I am so excited (and tbh a little anxious) to be able to have the opportunity to have a platform in order to tell my story and maybe give others a perspective they may have never thought of before. One of the topics that I am planning on covering is being an open trans woman in the city after having lived as an out gay man for about 13 years...and what a trip it's been so far.
Dating apps for anyone, in general, are tedious and not enjoyable, for a lack of better words. In case anyone isn't aware before I go on, "cis-gender" means your gender identity matches what you were assigned at birth. I've definitely found that in my recent experience, having dated gay men for the last what feels like 17000 ions, straight men (cis or trans) are a completely new and foreign ballgame to me (literally and figuratively). The fact that I'm open to dating and finally just being myself makes it more enjoyable, however the treatment I receive from some guys is just gross and tasteless and now I can relate to all women everywhere more than ever before.
Who knew you could be so offended by a dick pic? Being a single female is hard enough as it is, so gentlemen please we beg you - stop with the aggressive dick pics. They are alarming and offensive and never anticipated (unless you warn a sister first or we ask for it then bring it on)! The sad part about dating as a trans woman, I hate that it falls into stereotypes, is often pretty unfortunate. 4/5 men I may potentially connect with/match with on a dating app will vanish as soon as they realize/learn about my being trans although I state it in plain sight on any of my social pages...so like I said, generally just disappointing in a lot of ways, unfortunately. However, that's also not to say I'm not hopeful - just moderate expectations lol.
And on another side note, I hope to see you at our panel on August 24th as it's going to be a load of fun in a female eccentric environment and can probably guarantee will be the most fun you'll have had with a room full of the most fun females. Early bird tickets are available here.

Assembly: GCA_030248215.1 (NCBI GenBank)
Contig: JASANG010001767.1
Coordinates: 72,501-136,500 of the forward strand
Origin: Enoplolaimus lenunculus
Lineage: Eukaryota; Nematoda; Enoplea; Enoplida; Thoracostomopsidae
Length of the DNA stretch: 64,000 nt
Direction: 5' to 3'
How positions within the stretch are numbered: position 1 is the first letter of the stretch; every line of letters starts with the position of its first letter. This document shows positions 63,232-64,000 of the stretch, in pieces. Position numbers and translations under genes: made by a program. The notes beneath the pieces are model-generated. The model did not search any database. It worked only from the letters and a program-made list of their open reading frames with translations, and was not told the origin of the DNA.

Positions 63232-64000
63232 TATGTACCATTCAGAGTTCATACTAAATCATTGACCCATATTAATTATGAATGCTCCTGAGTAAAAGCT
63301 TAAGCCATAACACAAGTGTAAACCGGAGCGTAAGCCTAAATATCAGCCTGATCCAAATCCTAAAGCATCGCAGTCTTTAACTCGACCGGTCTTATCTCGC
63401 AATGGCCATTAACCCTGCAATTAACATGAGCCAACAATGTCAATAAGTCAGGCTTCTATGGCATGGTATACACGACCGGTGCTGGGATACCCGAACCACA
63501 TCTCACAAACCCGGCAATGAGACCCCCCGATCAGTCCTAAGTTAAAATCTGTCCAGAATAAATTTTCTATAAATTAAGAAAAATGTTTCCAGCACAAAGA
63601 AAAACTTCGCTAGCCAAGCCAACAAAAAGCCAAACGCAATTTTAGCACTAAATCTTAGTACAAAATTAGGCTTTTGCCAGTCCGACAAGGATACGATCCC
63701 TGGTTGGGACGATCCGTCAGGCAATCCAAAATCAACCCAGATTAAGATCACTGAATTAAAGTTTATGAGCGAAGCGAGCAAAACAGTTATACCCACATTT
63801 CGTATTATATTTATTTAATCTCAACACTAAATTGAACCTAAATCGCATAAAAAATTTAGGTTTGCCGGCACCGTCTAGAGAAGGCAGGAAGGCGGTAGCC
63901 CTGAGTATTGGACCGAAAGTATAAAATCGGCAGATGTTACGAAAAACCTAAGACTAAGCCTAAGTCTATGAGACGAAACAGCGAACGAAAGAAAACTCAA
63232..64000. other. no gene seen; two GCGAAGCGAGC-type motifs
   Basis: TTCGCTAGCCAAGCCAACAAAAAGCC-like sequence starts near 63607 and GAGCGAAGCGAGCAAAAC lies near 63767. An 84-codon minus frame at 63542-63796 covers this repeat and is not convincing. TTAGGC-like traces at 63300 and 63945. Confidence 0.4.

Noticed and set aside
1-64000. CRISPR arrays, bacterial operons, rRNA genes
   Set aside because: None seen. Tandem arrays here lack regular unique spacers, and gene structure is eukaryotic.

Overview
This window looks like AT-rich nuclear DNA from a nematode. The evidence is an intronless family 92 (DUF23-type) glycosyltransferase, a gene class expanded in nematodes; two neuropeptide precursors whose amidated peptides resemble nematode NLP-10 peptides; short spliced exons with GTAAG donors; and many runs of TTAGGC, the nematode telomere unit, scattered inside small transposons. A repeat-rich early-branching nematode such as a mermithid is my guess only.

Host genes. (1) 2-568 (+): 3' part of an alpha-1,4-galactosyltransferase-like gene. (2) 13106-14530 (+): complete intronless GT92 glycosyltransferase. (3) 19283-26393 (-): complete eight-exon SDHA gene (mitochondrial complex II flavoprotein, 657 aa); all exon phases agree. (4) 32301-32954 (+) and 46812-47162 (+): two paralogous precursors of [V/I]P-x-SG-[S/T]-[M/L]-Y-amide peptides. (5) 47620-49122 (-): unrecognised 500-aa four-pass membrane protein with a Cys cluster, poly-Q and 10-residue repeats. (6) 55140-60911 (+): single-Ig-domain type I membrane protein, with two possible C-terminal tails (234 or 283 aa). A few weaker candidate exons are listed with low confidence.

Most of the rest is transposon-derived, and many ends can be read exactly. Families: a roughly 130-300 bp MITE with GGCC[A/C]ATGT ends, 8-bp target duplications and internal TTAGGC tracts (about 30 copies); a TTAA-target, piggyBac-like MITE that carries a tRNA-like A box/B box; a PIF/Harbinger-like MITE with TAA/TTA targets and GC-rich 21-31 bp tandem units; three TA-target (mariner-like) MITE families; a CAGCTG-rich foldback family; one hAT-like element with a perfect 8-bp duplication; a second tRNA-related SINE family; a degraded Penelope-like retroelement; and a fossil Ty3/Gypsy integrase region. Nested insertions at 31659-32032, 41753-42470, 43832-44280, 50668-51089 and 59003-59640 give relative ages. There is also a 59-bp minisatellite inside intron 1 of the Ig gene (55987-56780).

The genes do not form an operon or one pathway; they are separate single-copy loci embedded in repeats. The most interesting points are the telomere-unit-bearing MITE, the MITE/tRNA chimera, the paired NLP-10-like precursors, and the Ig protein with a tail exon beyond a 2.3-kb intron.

Jordyn is on our storyteller panel at the Ladylike Chat Vol. 2 in Winnipeg, August 24th! There are still a few early bird event tickets left reserve yours HERE
ABOUT Jordyn Rendal:
Jordyn Rendal is a spunky 28-year-old nonbinary trans woman who came out just a short year ago! As a new up and coming drag artist and after over a decade of fashion modeling with swish models, we have Jordyn here to share some stories about her personal experiences with self-esteem, dating, and her budding career.
*Interview Questions Below
I am inspired by your openness to share your story and like anyone's journey working on self-acceptance, self-love, and seeing beyond the sum of our parts is constant work.
1) You modeled the 'Fuck Body Hate' t-shirt why are you so excited to be a part of the Body Positive message? What does it mean to you?
Honestly, just being asked to be a part of a shoot and having the chance is flattering as is let alone being able to be a part of something bigger than myself - a movement, a feminist proclamation of self-love which to me is exactly what it is!
2) Body positivity is so important. How do you find peace within the in-between stages as you go through changes emotionally and physically?
Well, I'd be 1000% lying if I said every day is roses and butterflies and I don't look in the mirror on bad days thinking "ugh, why this body that I'm stuck with?" but, if there is one thing my mom worked hard to instill in me as a single mother it was to love and nurture myself. It truly does take time at the end of the day, but reminding yourself of these things on the regular is the real key. My body is absolutely a temple and over the years it's been a real tough time teaching myself to appreciate the vessel I have - the fact that me showing myself self-love could perhaps reflect onto someone younger who may feel the same or similar is what keeps me going. Was I born into a body I'm crazy about? Not entirely every day if I'm being transparent, but I know when all is said and done I'm in a position that is meant to be embraced so I really do put all of my eggs into that basket lol.
3) What do you wish you knew before you came out as a trans person?